Ding Dong! Merrily on High

Ding dong! Merrily on high
In heaven the bells are ringing:
Ding dong! verily the sky
Is riven with angel-singing.
Gloria – Hosanna in excelsis!
Gloria – Hosanna in excelsis!

E’en so here below, below,
Let steeple bells be swungen,
And i-o, i-o, i-o,
By priest and people sungen:
Gloria – Hosanna in excelsis!
Gloria – Hosanna in excelsis!

Pray you, dutifully prime
Your matin chime, ye ringers;
May you beautifully rhyme
Your e’entide song, ye singers.
Gloria – Hosanna in excelsis!
Gloria – Hosanna in excelsis!

The melody associated with this carol is about five hundred years old and was first recorded in a collection of French folk dance tunes published in 1589. The tune is called Branle de l’Official and there are performances of it to be found on YouTube; a branle is a particular type of folk dance. The tune only became associated with the carol in the 20th century, after the First World War.

The words for the carol were written by George Ratcliffe Woodward (1848–1934), born in Birkenhead and educated at Harrow School and Cambridge University. He trained for the Anglican clergy and first served as assistant curate at St Barnabas Church in Pimlico, London from 1874 to 1882 when he moved first to a parish in Norfolk, and then to another in Suffolk. He married at St Barnabas in 1889, but Alice died in 1893 and shortly after he returned to St Barnabas. One of the notable things about St Barnabas is that when it was opened in 1850 it was the first church in London in which all the seating was free of charge; prior to then in most churches there were areas of reserved seating that were closed to those who didn’t pay an annual subscription for access.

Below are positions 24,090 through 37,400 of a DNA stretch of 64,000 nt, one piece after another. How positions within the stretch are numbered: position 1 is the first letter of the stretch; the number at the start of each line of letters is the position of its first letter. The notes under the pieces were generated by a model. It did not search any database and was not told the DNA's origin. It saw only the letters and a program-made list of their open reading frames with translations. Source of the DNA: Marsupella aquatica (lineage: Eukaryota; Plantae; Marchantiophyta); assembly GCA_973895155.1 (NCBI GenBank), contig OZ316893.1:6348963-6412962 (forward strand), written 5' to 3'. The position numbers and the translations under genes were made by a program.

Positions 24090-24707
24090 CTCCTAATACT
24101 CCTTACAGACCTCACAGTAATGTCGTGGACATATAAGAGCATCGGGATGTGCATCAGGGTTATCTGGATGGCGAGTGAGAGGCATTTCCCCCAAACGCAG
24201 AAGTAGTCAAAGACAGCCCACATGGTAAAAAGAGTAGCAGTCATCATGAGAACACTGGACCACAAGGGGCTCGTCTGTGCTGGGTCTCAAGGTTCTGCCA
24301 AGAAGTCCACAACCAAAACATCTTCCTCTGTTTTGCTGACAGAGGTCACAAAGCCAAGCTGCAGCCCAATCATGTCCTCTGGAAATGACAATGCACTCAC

Woodward was not a firebrand or an adventurous cleric like James Montgomery or Phillips Brooks who wrote the two carols preceding this one, but he wrote hymns throughout his life and published collections in 1893 and 1897. In 1899 he left St Barnabas to work for the the London diocese in matters relating to music publishing by compiling and editing collections of hymns. He edited for publication in 1901 The Cowley Carol Book, and a second volume was published in 1919; other publications included a book of Italian carols, and one of Greek carols. In 1924 he published The Cambridge Carol Book, and it is here that Ding Dong! Merrily on High first appears.

As indicated by the origins of the tune, Woodward often set his words to traditional melodies, and his collaborator in composition was a Cambridge academic, Charles Wood, who shared this interest. One of Wood’s student at Cambridge was Ralph Vaughan Williams who also became preoccupied with collecting original folk tunes, including Forest Green for O Little Town of Bethlehem.

So the tune is oldish even though the words are newish. But don’t you like the way Woodward invents “old” words to make the carol sound old too?

E’en so here below, below, / Let steeple bells be swungen, / And i-o, i-o, i-o, / By priest and people sungen. Swungen? Sungen? Isn’t that inspired brilliance? It might be one of the reasons we liked it when we went out carol singing: it was a bit of nonsense, and it it has that protracted, modulating Glooooooooria as a chorus too.

Merry Christmas

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